DUNLOP, WILLIAM, principal of the university of Glasgow after the Revolution, was the son of Mr. Alexander Dunlop, minister of Paisley, of the family of Auchenskeich in Ayrshire. His mother was Elizabeth, daughter of William Mure of Glanderston, who was allied to the Mures of Caldwell. One of her sisters was the wife of Mr. John Carstairs of Glasgow, father of the celebrated Principal Carstairs, while another married, first, Zachary Boyd, and after his death, Mr. James Durham, of whom a memoir is given below. Hi was educated for the Church of Scotland in the university of Glasgow, and after leaving it he became tutor in the family of William Lord Cochrane. He seems to have been licensed to preach about the dark and eventful year 1679, but the troubles in Scotland at that period induced him, (to avoid being exposed to persecution from the oppressive government that then ruled in Scotland,) to emigrate to Carolina, in North America, where he continued till the Revolution restored to their country many good and able men, who had till then lived in voluntary exile. On his return in 1690, he was presented, through the interest of the Dundonald family, to the parish of Ochiltree in Ayrshire, but id not remain there long, as after receiving a call from his native place, Paisley, which he could not accept, he was in November of the same year (1690) appointed by King William principal of the university of Glasgow, then vacant. In 1694 he was a member of the deputation sent by the church of Scotland to London, with the twofold object of congratulating the king on his return from the continent, and of negociating with his majesty concerning the interests of the church. In 1699 he was again sent to London, as commissioner from the Scottish universities, to solicit the pecuniary aid of government to each of them, a mission which required considerable judgment, tact, and management to conduct. On this occasion he succeeded in obtaining a yearly grant of twelve hundred pounds sterling out of the bishops’ rents, each of the university towns receiving three hundred pounds for their respective colleges. His claim for the expenses incurred by him in his journey and in getting the grant passed through the proper public offices, was, on his return to Glasgow, considered too high, and several of the universities were not disposed to comply with it. Before the matter was adjusted, he died, but his son, Mr. Alexander Dunlop, renewed the demand, and obtained from the town council of Edinburgh, as patrons of that university, the sum of one hundred pounds, as their part of the expenses. As the king’s historiographer for Scotland, Principal Dunlop had a pension of forth pounds a-year. His death took place in March 1700. Wodrow highly eulogises him for his singular piety, public spirit, universal knowledge, and general usefulness.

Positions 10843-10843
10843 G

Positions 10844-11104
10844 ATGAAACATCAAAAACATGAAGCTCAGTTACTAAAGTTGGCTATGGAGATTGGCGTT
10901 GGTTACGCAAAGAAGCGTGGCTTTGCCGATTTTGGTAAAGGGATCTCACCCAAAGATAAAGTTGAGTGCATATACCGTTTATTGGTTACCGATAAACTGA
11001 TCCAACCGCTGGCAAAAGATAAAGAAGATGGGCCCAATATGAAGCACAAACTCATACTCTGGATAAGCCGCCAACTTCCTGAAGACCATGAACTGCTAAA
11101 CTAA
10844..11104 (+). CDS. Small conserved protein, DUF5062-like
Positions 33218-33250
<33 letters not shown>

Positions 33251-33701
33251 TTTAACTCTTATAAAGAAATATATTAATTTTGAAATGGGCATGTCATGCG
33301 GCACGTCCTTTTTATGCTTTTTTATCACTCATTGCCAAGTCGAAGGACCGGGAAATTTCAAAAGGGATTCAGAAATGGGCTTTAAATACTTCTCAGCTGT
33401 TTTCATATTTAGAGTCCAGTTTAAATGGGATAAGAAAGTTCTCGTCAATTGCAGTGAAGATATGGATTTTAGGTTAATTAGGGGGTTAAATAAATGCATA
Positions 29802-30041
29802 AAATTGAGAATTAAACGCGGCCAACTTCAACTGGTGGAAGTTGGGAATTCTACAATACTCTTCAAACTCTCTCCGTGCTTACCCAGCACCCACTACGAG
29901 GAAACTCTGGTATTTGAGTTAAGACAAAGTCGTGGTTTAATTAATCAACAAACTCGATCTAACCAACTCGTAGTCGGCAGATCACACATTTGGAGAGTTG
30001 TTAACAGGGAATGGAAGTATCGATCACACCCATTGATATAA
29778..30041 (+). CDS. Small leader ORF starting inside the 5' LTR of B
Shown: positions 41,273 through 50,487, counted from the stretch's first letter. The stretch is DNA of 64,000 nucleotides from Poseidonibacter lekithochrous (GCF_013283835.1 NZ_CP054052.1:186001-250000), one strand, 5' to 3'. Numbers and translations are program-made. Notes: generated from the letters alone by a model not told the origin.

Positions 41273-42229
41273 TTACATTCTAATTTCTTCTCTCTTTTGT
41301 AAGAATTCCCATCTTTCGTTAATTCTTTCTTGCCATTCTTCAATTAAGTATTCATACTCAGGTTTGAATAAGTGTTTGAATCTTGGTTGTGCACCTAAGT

He had married, while young, his cousin Sarah, the sister of Principal Carstairs, who accompanied him to America, and by whom he had two sons; Alexander, born in Carolina in 1684, appointed in 1720 professor of Greek in the university of Glasgow, and died in 1742; and William, the subject of the succeeding notice. Alexander, the elder son, whose system of teaching the Greek language was considered superior to that of any of his contemporaries, published in 1736, a Greek Grammar, which was at one time so highly esteemed as to have been long the one chiefly in use in the Scottish universities.

DUNLOP, WILLIAM, a pious, learned, and eloquent divine, younger son of Principal Dunlop, was born at Glasgow in 1692, and received his education at the university of that city. In 1712 he took the degree of master of arts, and subsequently removed to Edinburgh, where he prosecuted his studies under the roof and superintendence of his uncle, Principal Carstairs. He afterwards spent two years at the university of Utrecht, studying the civil law, as was customary in those days, and on his return to Scotland, he applied himself with greater diligence than ever to the study of divinity. In 1714, he was licensed to preach the gospel by the presbytery of Edinburgh, and his learning and pulpit eloquence soon placed him in the foremost rank of the ministers of his time. Although not appointed to any parochial charge, he was, by the influence of Mr. William Wishart, who had succeeded his uncle as principal of the university of Edinburgh, nominated, on a vacancy, regius professor of divinity and ecclesiastical history in that university. His name, however, does not appear in the list of professors of the university from 1700 to 1759, in the register of the Town Council of Edinburgh. Bower says, “the patrons ‘recommended to the committee for the affairs of the college to receive Mr. William Dunlop second professor of divinity in the said college.’ No farther notice appears to be taken of it in the records, nor how long he retained that situation, nor anything respecting his future history, but there can be no doubt of his having been inducted to the office of professor of ecclesiastical history.” [Bower’s Hist. of the University of Edinburgh, vol. ii. p. 137.]

      About that period there had begun to appear both in England and Scotland a keen hostility to all creeds and confessions of faith, and it was deemed expedient for the Church of Scotland to lift up a testimony in their defence. In 1719, therefore, a number of gentlemen of Edinburgh resolved to publish an authorised collection of all the public standards of the church, and Professor Dunlop was requested to preface it with a vindication of the uses and ends of confessions. This he did with a candour and ability that proved his admirable fitness for the task. It was also, as appears from a paragraph at the end of the preface to his Sermons, intended to publish his lectures on ecclesiastical history, but this was never done. His career of usefulness was very short. He died October 29, 1720, at the early age of twenty-eight. His works are:

      Collections of Confessions of Faith, Catechisms, Directories, Books of Discipline, &c., of public authority in the Church of Scotland, with a preface, explaining and vindicating the uses and ends of Confessions, 2 vols. 12mo. Edin. 1719-22.

      Full Vindication of the Overtures transmitted to Presbyteries by the Commission, November 1719. Edin. 1720, 8vo.

      Sermons and Lectures, 2 vols. 12mo. Glasgow, 1746.

      Essay on Confessions, being the above preface reprinted separately. Edin. 1755, one vol. 8vo.